Thursday, April 19, 2012

Unclaimed Property Laws and State False Claims Acts: The Qui Tam Suits Are Coming

The company, Total Asset Recovery Services, Inc., a Michigan "asset recovery" company, appears to have found a valuable niche in state False Claims Act matters:  it has brought qui tam suits under the Illinois and Minnesota False Claims Acts against MetLife, Inc. and Prudential Life Insurance Co. for allegedly failing to turn over unclaimed life insurance funds.  In the Illinois case which was filed in January of this year, Total Asset alleges that these two companies failed to turn over the proceeds from 4,766 unclaimed life insurance policies.  In the Minnesota suit which was filed last month, Total Asset alleges that these same two companies failed to turn over the proceeds from 600 Minnesota unclaimed life insurance policies.  The Minnesota Attorney General declined to intervene but is reported to be investigating according to the Minnesota Star Tribune.

The attorney for Total Asset Recovery in the Minnesota suit is former Southern District of Florida U.S. Attorney Jeffrey Sloman, who has been in private practice for the last three years after a distinguished career as a federal prosecutor.  Sloman is quoted by the Minnesota Star Tribune as saying that the "the magnitude of the life insurance fraud committed on the states is in the billions of dollars . . . the numbers are mind-boggling."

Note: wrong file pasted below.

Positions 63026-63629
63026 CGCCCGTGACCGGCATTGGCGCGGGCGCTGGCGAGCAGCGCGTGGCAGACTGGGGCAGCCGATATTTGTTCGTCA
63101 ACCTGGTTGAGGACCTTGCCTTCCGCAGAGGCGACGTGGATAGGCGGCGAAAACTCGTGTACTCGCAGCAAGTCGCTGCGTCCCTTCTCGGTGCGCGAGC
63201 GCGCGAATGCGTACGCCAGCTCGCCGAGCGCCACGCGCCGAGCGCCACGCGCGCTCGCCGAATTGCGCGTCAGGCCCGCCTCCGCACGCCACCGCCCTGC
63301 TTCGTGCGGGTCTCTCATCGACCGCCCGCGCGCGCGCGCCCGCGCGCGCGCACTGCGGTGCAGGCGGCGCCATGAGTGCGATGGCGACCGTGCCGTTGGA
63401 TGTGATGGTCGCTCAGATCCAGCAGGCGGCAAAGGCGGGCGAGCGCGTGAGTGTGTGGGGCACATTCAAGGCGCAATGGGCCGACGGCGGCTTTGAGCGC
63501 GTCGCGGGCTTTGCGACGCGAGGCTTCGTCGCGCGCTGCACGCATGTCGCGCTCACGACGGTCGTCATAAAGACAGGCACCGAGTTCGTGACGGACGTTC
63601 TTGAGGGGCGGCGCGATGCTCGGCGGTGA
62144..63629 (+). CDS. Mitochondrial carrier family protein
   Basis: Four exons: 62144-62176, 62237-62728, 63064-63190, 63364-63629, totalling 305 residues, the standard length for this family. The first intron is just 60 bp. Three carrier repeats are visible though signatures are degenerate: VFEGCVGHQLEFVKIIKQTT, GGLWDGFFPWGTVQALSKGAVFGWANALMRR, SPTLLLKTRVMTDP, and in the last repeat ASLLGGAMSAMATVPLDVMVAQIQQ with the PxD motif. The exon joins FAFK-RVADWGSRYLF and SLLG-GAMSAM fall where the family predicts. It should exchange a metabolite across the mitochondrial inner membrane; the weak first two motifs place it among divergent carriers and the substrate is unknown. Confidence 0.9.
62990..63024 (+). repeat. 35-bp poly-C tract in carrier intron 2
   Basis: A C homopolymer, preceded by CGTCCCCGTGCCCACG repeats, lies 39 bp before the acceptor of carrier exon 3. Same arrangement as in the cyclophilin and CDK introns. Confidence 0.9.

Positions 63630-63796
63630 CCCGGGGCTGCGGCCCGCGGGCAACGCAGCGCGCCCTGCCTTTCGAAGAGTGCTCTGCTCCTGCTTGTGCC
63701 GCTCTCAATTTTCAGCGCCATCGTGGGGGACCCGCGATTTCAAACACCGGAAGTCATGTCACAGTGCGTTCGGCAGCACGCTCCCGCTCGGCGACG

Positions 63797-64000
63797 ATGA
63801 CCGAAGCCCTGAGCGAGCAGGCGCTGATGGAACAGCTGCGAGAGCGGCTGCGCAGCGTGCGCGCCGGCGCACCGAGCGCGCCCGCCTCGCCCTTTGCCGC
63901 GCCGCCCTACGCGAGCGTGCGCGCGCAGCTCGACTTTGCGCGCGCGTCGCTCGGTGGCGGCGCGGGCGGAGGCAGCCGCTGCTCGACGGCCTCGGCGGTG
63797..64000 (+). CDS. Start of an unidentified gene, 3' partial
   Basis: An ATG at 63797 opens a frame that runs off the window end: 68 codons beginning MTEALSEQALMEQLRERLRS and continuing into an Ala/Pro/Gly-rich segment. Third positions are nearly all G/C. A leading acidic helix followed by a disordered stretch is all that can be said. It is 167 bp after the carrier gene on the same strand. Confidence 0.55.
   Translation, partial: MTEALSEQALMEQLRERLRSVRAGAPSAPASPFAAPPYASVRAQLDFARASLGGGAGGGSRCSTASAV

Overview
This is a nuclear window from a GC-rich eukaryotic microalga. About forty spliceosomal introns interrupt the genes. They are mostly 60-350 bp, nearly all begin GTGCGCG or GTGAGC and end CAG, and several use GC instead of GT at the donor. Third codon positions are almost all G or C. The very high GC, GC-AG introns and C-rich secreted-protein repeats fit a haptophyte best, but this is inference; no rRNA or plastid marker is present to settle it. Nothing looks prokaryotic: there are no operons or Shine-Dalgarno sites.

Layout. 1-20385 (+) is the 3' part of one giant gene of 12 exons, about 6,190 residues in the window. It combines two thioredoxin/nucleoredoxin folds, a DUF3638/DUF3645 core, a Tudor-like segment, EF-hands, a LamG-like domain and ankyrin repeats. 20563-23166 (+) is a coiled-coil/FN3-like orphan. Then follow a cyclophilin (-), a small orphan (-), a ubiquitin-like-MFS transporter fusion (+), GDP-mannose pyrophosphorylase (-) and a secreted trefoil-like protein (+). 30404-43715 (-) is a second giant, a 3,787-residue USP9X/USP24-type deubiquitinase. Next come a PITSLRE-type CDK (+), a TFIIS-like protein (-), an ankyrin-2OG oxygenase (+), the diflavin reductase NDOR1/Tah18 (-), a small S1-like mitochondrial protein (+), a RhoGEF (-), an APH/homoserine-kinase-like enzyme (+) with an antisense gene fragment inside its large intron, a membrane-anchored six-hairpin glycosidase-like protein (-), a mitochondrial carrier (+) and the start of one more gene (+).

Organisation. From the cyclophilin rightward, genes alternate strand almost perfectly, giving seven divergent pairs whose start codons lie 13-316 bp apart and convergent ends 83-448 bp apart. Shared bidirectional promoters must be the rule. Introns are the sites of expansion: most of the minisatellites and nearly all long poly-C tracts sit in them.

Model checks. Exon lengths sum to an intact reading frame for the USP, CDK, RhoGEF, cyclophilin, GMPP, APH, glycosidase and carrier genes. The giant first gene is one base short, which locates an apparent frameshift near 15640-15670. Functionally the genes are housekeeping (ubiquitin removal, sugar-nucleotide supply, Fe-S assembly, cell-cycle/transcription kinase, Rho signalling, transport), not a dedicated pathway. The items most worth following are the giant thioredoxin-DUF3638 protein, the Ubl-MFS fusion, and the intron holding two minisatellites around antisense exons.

I predict that in the next five years we will see an exponential increase in qui tam suits alleging that business are failing to pay the state unclaimed property.  From my own experience in advising clients about state unclaimed property laws, most businesses, especially retailers and any business that issues gift cards, are simply unaware of the incredible breadth and application of these unclaimed property laws.  Moreover, such laws are frequently written in such a way as to prevent businesses from avoiding their scope.  Though the downturn in the economy has made some states more aggressive in enforcing unclaimed property obligations, most states simply do not have the enforcement resources available to them to promote wide scale compliance and businesses have not had much to worry about.  With the plaintiffs' bar beginning to realize how profitable such qui tam suits can be for unclaimed property claims, lack of resources to enforce these statutes will no longer be a problem.  Businesses would do well to prepare.

For a resource on unclaimed property, see attorney Mike Rato's blog, Escheatable:  The Unclaimed Property Law Blog

A. Brian Albritton
April 19, 2012

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